Edition: English | 中文简体 | 中文繁体 Монгол
Homepage > Culture Video

More Chinese people go book-clubbing

CCTV.com

04-24-2017 07:57 BJT

(Source: CGTN)

April 23rd is World Reading Day, and many will be markng it with more than just a cover and a quiet corner. They will be joining their reading clubs, as they would do on any given weekend. It's become an important past-time for many people in China.

Citizens read books in the National Library of China in Beijing, capital of China, April 23, 2017. The World Book Day falls on Sunday. (Xinhua/Zhang Chenlin)

Citizens read books in the National Library of China in Beijing, capital of China, April 23, 2017. The World Book Day falls on Sunday. (Xinhua/Zhang Chenlin)

It's the weekend, but 3rd grader Lin gets up early and rides 20 kilometers from home, for this. He reads Chinese classics with his father and other book lovers, in the club YANWUJIQUE.

The group read and re-read the classics, copy in traditional calligraphy style, compare notes and help each other decipher the texts. Lin's father says it's good for the boy. And the club has been good for him too. It helped him get through the Four Great Chinese Classsics, which he considers all Chinese people should know.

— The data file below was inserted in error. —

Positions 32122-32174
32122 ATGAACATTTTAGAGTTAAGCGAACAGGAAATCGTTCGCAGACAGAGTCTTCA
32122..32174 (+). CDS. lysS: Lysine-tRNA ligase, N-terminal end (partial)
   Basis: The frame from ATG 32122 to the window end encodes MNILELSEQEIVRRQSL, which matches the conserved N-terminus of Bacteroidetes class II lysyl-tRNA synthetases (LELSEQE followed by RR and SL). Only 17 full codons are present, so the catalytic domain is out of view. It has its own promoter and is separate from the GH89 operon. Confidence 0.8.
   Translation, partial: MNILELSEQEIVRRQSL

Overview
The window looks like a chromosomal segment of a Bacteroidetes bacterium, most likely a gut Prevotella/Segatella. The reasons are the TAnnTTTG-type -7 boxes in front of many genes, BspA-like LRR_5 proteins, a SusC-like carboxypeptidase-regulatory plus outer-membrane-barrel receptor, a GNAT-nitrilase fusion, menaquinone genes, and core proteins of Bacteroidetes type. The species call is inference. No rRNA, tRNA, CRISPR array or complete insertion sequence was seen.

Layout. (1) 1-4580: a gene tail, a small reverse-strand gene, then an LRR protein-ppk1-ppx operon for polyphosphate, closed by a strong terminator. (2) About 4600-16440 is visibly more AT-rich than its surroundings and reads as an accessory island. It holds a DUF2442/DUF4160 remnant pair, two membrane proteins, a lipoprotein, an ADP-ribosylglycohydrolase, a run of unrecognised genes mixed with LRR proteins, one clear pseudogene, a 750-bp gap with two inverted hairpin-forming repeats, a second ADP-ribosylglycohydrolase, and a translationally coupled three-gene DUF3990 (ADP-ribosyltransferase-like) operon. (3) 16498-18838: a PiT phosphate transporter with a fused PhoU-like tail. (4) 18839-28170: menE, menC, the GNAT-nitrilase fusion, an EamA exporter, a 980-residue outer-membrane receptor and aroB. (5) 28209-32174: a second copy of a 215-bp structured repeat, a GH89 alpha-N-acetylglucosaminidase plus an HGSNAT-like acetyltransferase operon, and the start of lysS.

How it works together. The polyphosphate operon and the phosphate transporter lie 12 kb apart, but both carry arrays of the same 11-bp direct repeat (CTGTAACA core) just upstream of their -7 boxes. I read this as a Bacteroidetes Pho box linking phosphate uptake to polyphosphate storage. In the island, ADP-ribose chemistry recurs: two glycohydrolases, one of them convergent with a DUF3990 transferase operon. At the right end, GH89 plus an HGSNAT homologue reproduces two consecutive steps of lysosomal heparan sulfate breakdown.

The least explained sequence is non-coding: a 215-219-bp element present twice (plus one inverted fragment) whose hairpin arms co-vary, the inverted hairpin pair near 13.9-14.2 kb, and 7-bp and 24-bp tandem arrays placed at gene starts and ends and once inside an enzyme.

"These books——they use different characters and all have different meanings from now, so getting through them is difficult. It's as hard as scaling the Himalayas. You can't possibly do this alone, right? You have to have company," Reading club member Lin Yi said.

And that's how the reading club started in 2008, with just a handful of enthusiasts in a tea house.
It has more than fifty members now. The morning we met the Lin father and son, the club had two other reading sessions going on elsewhere in Beijing. So each one runs efficiently.

"We have this name because we want to revive the ancient Chinese tradition, where gentlemen meet, read together and improve themselves. It's what Confucius preaches. To have a better character through reading, it's still our goal," Founder of YANWUJIQUE Reading Club Han Song said.

Han says he couldn't live without the club now. And thousands of people in China's bigger cities would agree.

According to unofficial tally, there are two hundred mid-scale book clubs in Beijing and Shanghai each. And Chinese are reading more. The latest national survey says Chinese people are reading about 8 books on average each year.

With some eighty percent of the entire population taking up the activity. That's a steady climb since China started to promote reading in a nationwide campaign almost a decade ago.

On top of this, the same survey says 66 percent of Chinese readers want to enroll in some kind of group activity. So for books and book clubs. The more, the merrier.

Follow us on

  • Please scan the QR Code to follow us on Instagram

  • Please scan the QR Code to follow us on Wechat